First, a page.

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Eskom presents its case at Nersa public hearings

Apr 17, 2018
Eskom presents its case at Nersa public hearings

Power utility Eskom has presented its case to the National Energy Regulator of South Africa’s public hearings, which kicked off in Cape Town on Monday.

At the first of the countrywide public hearings to be heard at the Cape Town ICC, Eskom presented its case to recover costs already spent in the provision of electricity totalling R66.6 billion, while allaying fears that this application would lead to a 30% tariff increase. 

“Our sustainability as Eskom depends on a sound regulatory environment that is aligned with existing Nersa rules and other legislative requirements. We therefore rely on Nersa to review our application in line with the multi-year price determination (MYPD3) methodology, which is a globally-accepted regulatory principle that reconciles variances between the projected and actual revenue, and costs that Eskom incurred for certain elements,” said the utility’s interim Group Chief Executive, Phakamani Hadebe.

The regulator began its hearings into Eskom’s Regulatory Clearing Account (RCA) applications for financial years 2014/15 to 2016/17 from 16 April to 11 May 2018. Eskom’s applications total R66.6 billion.

The RCA is a monitoring and tracking mechanism that compares certain uncontrollable costs and revenues assumed in the MYPD decision (made by Nersa) to actual costs and revenues incurred by Eskom. 

Hadebe said the application is based on the decision already taken by Nersa on the utility’s first RCA application for 2013/14.

“We have spent the money in the implementation of our mandate of providing electricity to South Africans by raising debt, as it was not included in the revenue decision and need to repay those loans accordingly in order to ensure credibility with our lenders,” he said.

Hadebe further emphasised that Eskom’s application only covers costs that were incurred efficiently and prudently as allowed by the RCA mechanism.

“We are aware and mindful of people’s concerns. It is therefore important to note that Eskom is on a path of recovery on governance issues that have marred our organisation in the recent past. The new board appointed in January 2018 has been embraced by the public and investor, and is focusing on operational and financial stability and clearing governance issues by bringing all those engaged in fraud and corruption to account.”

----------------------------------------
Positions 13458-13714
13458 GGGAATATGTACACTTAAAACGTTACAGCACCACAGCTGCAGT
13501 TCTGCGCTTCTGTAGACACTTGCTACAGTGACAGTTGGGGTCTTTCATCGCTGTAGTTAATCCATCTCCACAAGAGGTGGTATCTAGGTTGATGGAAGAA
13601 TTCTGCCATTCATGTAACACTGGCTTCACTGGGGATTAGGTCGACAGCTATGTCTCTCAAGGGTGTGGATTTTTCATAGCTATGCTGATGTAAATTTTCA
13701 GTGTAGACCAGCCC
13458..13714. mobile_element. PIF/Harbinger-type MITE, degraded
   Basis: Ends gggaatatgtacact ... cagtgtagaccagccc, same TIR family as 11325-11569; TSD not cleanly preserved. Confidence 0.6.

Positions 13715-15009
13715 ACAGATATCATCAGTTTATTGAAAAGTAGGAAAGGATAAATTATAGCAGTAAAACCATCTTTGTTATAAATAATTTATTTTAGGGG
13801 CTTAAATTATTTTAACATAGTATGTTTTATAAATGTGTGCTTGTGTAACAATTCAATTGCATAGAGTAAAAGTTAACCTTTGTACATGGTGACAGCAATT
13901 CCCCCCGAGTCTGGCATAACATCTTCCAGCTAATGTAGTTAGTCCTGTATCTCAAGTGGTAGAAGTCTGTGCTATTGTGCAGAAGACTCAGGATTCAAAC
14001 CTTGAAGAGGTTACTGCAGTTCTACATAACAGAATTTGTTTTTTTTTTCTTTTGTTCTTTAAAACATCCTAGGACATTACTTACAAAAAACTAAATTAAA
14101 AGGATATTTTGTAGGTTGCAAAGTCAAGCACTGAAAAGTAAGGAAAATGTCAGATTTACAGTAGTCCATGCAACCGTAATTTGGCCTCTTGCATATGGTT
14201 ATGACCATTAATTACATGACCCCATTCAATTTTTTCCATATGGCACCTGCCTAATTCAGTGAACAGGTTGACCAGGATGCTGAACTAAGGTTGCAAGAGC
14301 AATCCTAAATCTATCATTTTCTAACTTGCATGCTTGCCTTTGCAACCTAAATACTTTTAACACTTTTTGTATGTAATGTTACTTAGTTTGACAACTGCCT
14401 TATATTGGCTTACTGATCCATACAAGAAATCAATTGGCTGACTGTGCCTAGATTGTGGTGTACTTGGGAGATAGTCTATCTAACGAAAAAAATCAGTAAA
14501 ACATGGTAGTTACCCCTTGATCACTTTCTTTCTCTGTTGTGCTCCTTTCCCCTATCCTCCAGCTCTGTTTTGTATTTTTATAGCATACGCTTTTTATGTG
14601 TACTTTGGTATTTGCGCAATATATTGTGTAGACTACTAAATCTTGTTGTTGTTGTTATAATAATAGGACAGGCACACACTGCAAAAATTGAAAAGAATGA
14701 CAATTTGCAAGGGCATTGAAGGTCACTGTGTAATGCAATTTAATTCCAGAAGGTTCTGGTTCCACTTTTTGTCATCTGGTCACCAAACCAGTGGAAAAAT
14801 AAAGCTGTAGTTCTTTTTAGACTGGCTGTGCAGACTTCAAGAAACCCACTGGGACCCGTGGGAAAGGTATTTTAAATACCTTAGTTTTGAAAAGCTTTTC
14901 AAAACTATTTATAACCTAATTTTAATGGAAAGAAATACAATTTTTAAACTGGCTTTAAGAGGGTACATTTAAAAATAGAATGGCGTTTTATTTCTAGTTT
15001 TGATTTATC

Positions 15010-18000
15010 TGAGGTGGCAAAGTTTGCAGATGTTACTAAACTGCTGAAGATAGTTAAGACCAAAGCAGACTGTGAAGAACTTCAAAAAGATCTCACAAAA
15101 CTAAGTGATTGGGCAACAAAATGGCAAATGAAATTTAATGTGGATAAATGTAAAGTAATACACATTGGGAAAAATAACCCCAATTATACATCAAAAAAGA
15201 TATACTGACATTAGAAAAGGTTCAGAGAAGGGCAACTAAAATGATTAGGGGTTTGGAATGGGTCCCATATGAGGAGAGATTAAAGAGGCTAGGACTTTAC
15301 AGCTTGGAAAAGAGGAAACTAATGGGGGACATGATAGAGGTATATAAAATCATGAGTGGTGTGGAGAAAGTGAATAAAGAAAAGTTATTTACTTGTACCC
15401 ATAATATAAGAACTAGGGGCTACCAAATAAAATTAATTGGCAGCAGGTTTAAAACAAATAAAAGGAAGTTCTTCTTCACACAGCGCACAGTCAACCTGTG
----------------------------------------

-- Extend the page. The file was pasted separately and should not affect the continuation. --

Combating corruption 

Hadebe said internal processes have resulted in disciplinary hearings, suspensions and resignations of implicated executives.

“Continued focus and effort will be placed on combating corruption and pursuing justice within the legal framework.

“We also welcome various investigative interventions that are underway to get to the bottom of recent acts of fraud and corruption, and we are in a process of claiming back monies owing to Eskom, including money that was fraudulently paid to McKinsey and Trillian,” said Hadebe.

Phased-in approach 

Meanwhile, the utility’s acting Chief Financial Officer, Calib Cassim, said Eskom is not expecting a once-off adjustment but rather a phasing-in of the liquidation over a few years to make it fair and manageable for electricity consumers.

“We need to emphasise that this is a retrospective process where we apply to recover costs that have already been incurred by Eskom, but cover what the Regulator deems efficient and prudent and also cover sales volume variances.”

Eskom has made the application in terms of the RCA balance for the second, third and fourth year (2014/15; 2015/16 and 2016/17 period) of the third multi-year price determination (MYPD3).     

The second leg of Nersa’s public hearings will move to the Eastern Cape Training Centre (ETC) in Port Elizabeth on Wednesday.

The public hearings are expected to conclude at Gauteng’s Walter Sisulu Square in Soweto on 11 May. - SAnews.gov.za